Fayetteville is a growing community and a wonderful town where Southern traditions and a Southern way of life prevail. Service and Southern hospitality should always be at the top of our agenda. This is the surest, easiest and least expensive way to guarantee success and prosperity while defining our community’s true friendly spirit.

Thank you for reading Up & Coming Weekly.

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Not your grandfather’s North Carolina

A03Andys a Tar Heel born and bred, stories about what is going on in our state jump out to me. Two such stories recently caught my eye. They reflect not specific events, what is sometimes called spot news, but trends that shape North Carolina’s present and its future.

Native North Carolinians of my generation remember a state of small towns where many of us lived our entire lives. Even Raleigh and Charlotte were not the metropolises they have become, sporting populations of 65,000 and 134,000 respectively in 1950. Tar Heel Andy Griffith romanticized and memorialized this North Carolina when he created Mayberry, where people were always kind and the right way always won the day.

Those days, romanticized and otherwise, are long gone.

The UNC Carolina Population Center released data earlier this month showing that 43 percent of North Carolina’s population was born somewhere else, including 49 percent of adults.

Says demographer Jessica Stanford of the center, “This growth reflects how attractive North Carolina is to migrants of all ages with a range of educational, employment and retirement opportunities.” U.S. Census data show that North Carolina remains the ninth most populous state, with 10.3 million folks now calling North Carolina home.

All counties, however, are not equal in the migration department.

Three quarters of Currituck County’s residents came from elsewhere, probably because of its coastal location just south of Virginia Beach. Brunswick County, once a sleepy place in southeastern North Carolina just north of Myrtle Beach, now has a non-native population of 53 percent, including many retirees, and Union County, now a bedroom community for Charlotte, reports that 51 percent of its residents were born outside North Carolina.

The military has brought thousands of non-natives to our community as well.

The flip side of this urban change is North Carolina’s rural areas, where people tend to stay put. Edgecombe County, in eastern North Carolina and whose large town is Rocky Mount, has the highest percentage of Tar Heels born and bred at 80 percent. Patterns are similar throughout rural North Carolina, both east and west.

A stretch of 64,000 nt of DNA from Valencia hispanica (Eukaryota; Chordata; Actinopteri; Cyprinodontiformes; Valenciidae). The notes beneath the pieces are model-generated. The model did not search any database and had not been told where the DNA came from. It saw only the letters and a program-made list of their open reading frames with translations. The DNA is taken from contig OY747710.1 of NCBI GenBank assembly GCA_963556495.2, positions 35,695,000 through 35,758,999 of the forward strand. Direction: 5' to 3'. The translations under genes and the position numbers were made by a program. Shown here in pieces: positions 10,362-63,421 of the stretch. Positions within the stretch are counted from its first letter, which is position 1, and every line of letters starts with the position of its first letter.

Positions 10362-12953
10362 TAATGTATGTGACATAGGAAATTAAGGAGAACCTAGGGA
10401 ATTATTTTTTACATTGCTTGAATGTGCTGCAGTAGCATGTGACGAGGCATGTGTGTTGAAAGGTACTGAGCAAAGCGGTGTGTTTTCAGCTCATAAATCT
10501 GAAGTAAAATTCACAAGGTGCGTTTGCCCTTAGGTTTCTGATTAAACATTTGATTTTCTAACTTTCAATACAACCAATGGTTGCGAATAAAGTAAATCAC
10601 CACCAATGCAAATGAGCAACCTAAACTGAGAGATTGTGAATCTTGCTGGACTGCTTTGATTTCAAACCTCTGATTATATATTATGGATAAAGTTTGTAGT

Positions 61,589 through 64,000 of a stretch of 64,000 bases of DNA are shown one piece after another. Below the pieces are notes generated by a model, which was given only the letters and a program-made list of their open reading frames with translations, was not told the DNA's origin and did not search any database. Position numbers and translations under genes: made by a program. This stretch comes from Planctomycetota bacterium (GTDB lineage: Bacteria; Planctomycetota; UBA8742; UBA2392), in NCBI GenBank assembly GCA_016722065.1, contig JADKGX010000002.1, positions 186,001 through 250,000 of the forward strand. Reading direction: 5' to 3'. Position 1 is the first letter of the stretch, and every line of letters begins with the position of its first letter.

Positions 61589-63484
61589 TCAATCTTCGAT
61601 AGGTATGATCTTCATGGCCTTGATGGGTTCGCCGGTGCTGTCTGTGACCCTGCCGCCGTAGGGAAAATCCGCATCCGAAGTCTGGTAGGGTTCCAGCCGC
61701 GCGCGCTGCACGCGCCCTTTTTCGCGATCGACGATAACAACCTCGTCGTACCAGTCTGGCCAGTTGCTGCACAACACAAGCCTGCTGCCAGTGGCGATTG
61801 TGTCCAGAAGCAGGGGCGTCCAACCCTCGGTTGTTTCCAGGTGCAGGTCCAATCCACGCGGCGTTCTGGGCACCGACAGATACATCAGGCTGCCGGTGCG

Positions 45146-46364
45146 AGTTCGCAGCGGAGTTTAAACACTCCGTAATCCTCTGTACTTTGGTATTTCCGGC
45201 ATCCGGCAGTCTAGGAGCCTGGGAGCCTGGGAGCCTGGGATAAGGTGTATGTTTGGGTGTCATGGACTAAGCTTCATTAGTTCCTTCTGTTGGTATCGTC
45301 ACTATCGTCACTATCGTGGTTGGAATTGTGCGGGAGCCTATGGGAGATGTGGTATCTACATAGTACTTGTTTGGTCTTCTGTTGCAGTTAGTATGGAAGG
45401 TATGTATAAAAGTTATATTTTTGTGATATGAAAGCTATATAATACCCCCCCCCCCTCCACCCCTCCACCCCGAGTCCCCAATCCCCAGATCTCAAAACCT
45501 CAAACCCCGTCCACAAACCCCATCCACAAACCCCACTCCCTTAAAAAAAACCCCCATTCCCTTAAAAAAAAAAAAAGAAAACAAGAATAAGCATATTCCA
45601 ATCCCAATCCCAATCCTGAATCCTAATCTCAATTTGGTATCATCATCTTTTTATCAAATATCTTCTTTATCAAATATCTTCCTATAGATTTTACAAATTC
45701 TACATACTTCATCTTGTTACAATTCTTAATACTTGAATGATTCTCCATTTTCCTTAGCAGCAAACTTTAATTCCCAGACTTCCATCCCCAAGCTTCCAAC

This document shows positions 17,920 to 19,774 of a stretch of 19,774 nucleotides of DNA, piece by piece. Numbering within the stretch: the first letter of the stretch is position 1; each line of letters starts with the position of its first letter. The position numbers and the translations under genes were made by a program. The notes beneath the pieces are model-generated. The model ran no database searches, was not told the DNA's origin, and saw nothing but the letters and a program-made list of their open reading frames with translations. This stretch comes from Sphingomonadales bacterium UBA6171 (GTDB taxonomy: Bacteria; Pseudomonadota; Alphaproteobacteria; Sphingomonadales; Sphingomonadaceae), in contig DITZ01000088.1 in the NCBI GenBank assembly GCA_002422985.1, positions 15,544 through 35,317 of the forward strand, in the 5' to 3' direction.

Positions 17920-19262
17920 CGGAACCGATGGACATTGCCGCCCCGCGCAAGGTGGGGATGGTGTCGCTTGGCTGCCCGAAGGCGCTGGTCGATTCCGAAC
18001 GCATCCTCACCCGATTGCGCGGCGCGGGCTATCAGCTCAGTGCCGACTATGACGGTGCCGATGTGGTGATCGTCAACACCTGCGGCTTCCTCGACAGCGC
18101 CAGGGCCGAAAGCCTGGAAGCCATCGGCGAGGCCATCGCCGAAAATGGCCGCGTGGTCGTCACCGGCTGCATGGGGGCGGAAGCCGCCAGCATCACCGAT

The demographic and economic divide between urban and rural areas of our state and nation is not new, but it is growing and is profoundly threatening to North Carolina as we have known it. If you subscribe to a “rising tide floats all boats” philosophy, then you can see how a booming knowledge-based economy concentrated in our urban hubs coupled with fading economic models of manufacturing and small farming in our rural areas threaten our overall well-being.

Rural communities face significant challenges in funding public education, handling high unemployment, improving access to high quality medical care, securing access to high-speed internet connections, and creating transportation options to get to more prosperous urban areas, among many.

These are not issues to be solved by local economic developers or creative educators who can make do without financial resources. These are issues that require thoughtful and innovative state and federal government policies, not just robbing Peter’s urban areas to pay Paul’s rural bills.

They are also issues to consider and to put to candidates running for Congress and the North Carolina General Assembly in 2018. If they do not see the urban-rural divide as an issue and have some ideas to address it, then they probably should not be setting public policy and spending public money.

State Sen. Erica Smith, who represents eight rural counties in northeastern North Carolina, put it bluntly to The News and Observer. Smith said, “We are not going to be the thriving state that we can be until we close this gap.”

She is correct.

The myth of Mayberry notwithstanding, life is composed of change, and North Carolina is in the throes of significant transition, both positive and negative. Not addressing it serves no one, neither Tar Heels born and bred nor people who chose to come here for whatever reasons.